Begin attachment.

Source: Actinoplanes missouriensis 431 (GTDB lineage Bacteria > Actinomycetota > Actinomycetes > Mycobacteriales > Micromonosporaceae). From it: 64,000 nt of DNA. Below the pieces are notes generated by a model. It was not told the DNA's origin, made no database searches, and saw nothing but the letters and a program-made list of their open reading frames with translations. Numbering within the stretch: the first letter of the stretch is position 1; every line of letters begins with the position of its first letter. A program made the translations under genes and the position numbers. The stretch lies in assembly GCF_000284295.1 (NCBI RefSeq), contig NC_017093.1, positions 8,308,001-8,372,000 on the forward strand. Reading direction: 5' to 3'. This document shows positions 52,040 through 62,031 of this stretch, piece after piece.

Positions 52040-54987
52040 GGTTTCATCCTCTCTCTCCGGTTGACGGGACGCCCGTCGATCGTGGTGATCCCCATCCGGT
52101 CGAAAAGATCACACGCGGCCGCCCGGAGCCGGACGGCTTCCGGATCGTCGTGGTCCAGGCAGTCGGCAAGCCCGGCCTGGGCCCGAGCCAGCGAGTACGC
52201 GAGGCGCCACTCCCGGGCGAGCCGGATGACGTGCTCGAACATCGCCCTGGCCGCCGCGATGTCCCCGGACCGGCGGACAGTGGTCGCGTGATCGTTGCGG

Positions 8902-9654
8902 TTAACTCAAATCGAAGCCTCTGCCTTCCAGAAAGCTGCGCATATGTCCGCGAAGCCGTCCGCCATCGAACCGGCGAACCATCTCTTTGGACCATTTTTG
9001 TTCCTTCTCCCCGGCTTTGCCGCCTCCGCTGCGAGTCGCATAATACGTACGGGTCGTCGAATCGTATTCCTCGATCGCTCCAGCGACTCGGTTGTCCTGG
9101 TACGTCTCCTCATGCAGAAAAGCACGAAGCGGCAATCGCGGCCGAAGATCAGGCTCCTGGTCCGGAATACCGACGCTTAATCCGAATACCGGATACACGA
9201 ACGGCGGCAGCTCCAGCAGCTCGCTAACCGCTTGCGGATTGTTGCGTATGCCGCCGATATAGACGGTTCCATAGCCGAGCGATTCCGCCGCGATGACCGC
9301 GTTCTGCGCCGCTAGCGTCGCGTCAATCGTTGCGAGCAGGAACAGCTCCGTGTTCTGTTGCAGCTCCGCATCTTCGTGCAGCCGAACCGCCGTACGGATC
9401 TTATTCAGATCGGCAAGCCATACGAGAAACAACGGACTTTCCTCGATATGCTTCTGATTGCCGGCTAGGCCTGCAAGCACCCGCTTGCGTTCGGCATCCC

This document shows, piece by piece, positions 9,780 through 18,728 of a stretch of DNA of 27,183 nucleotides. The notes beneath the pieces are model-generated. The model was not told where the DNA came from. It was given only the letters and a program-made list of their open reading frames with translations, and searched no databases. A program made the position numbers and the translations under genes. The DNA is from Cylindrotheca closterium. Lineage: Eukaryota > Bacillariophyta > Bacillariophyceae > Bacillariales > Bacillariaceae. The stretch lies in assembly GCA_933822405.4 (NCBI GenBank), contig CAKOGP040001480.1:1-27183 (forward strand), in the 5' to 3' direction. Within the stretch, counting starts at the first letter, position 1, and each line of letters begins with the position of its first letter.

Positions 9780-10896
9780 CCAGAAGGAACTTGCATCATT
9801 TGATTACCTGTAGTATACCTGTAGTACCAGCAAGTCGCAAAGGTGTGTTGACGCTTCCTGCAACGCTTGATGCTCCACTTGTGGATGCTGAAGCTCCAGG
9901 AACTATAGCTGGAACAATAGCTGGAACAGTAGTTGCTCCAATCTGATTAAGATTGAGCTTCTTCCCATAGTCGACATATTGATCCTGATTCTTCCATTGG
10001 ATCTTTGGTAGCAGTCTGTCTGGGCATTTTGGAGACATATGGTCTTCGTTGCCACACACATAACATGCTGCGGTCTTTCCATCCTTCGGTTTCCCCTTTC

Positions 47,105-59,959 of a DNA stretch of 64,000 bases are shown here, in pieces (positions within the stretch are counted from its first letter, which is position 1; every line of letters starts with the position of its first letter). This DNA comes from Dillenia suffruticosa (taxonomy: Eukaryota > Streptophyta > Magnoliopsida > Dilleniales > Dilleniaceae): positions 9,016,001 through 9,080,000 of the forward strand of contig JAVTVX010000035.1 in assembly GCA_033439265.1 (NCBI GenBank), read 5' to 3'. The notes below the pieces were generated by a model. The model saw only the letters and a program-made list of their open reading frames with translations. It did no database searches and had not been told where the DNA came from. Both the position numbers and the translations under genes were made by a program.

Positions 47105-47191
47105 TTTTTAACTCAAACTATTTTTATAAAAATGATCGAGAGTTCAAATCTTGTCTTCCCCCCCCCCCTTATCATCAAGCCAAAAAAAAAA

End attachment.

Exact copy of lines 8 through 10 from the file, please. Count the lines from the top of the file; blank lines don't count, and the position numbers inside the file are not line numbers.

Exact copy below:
9001 TTCCTTCTCCCCGGCTTTGCCGCCTCCGCTGCGAGTCGCATAATACGTACGGGTCGTCGAATCGTATTCCTCGATCGCTCCAGCGACTCGGTTGTCCTGG
9101 TACGTCTCCTCATGCAGAAAAGCACGAAGCGGCAATCGCGGCCGAAGATCAGGCTCCTGGTCCGGAATACCGACGCTTAATCCGAATACCGGATACACGA
9201 ACGGCGGCAGCTCCAGCAGCTCGCTAACCGCTTGCGGATTGTTGCGTATGCCGCCGATATAGACGGTTCCATAGCCGAGCGATTCCGCCGCGATGACCGC